Remember to listen to your body during training. If you are experiencing an issue allow your body time to recuperate. It is important to stretch and strengthen your muscles, because the body is an interconnective chain. An athlete experiences a lot of wear and tear to the body, so take action to stay healthy and injury free!
Posted on April 9th, 2013
#Runchat is an online Q&A Forum that allows runners from all walks of life to connect and share their trials and tribulations.
Early this week Craig and I got the opportunity to speak with David about his personal journey and how he and Scott linked up to create #Runchat.
#Runchat was started about three years ago when David and Scott came into contact through an online forum that was centered solely on fitness. At that time in the online world there was no sole place just centered on running. They decided to put their social media expertise together and create #runchat; a community where runners could go for nearly every question they have.
Medi-Dyne: What was your background in before you started runchat?
David: My background has always been in Communications and Business. I worked in the newspaper industry for 7 years; every job that I have had in my career I have dabbled in social media. I started blogging about running 2007 at runningbecauseican.com. I joined the twitter sphere in 2008. In some aspect I have always been linked in online and it is something that I thoroughly enjoy taking part in.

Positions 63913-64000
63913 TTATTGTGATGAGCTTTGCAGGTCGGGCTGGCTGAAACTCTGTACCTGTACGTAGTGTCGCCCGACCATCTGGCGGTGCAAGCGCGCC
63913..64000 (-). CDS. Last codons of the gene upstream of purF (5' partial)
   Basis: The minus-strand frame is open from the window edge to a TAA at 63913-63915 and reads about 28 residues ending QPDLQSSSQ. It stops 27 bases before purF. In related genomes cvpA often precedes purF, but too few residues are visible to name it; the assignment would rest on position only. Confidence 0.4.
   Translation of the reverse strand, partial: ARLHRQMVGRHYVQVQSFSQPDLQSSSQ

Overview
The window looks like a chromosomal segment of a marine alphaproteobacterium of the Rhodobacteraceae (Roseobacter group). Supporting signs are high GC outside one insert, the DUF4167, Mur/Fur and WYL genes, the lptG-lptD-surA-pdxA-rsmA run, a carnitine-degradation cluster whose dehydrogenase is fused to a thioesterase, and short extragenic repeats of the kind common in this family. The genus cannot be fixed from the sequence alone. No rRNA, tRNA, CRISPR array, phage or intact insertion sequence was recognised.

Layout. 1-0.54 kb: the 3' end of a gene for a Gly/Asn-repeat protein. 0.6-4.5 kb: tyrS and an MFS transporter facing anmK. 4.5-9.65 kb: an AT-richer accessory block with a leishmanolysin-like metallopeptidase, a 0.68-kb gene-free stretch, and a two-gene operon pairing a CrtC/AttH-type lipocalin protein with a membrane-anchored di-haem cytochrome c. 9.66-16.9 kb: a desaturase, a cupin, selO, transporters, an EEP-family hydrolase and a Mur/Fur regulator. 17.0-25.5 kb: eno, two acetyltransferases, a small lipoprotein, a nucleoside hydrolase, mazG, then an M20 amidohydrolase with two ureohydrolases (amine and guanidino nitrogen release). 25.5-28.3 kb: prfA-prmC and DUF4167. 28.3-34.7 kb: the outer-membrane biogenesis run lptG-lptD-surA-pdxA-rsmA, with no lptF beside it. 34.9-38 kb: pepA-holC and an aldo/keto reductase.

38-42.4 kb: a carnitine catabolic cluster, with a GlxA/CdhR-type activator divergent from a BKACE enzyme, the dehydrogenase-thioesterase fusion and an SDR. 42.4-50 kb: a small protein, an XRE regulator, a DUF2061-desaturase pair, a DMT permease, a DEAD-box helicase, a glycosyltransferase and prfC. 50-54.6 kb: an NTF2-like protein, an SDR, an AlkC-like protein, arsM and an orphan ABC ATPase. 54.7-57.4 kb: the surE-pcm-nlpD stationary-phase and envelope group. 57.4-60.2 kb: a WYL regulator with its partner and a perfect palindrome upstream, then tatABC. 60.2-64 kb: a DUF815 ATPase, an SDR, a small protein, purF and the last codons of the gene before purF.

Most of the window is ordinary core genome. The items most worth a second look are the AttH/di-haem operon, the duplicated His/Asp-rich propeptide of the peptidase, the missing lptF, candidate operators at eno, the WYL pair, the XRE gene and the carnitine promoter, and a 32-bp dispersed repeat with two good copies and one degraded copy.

Medi-Dyne: When did you and Scott launch #runchat?
David: We launched #runchat in June of 2010. We originally kicked it off to be on Thursday nights. Thursdays were more social than anything and many people were not at home during the hour the forum was live. We took a survey and nearly every runner voted for Sunday night. We were sold; Sunday nights at 8 P.M. EST you can get all your running questions answered!
Medi-Dyne: What is the most rewarding thing to you with the success of #runchat?
David: What I find most rewarding is that Scott and I created a platform for runners to connect in a positive community. We see runners of all levels asking and answering questions. We have created a community where people are able to connect and help each other on their journeys and share the same experiences.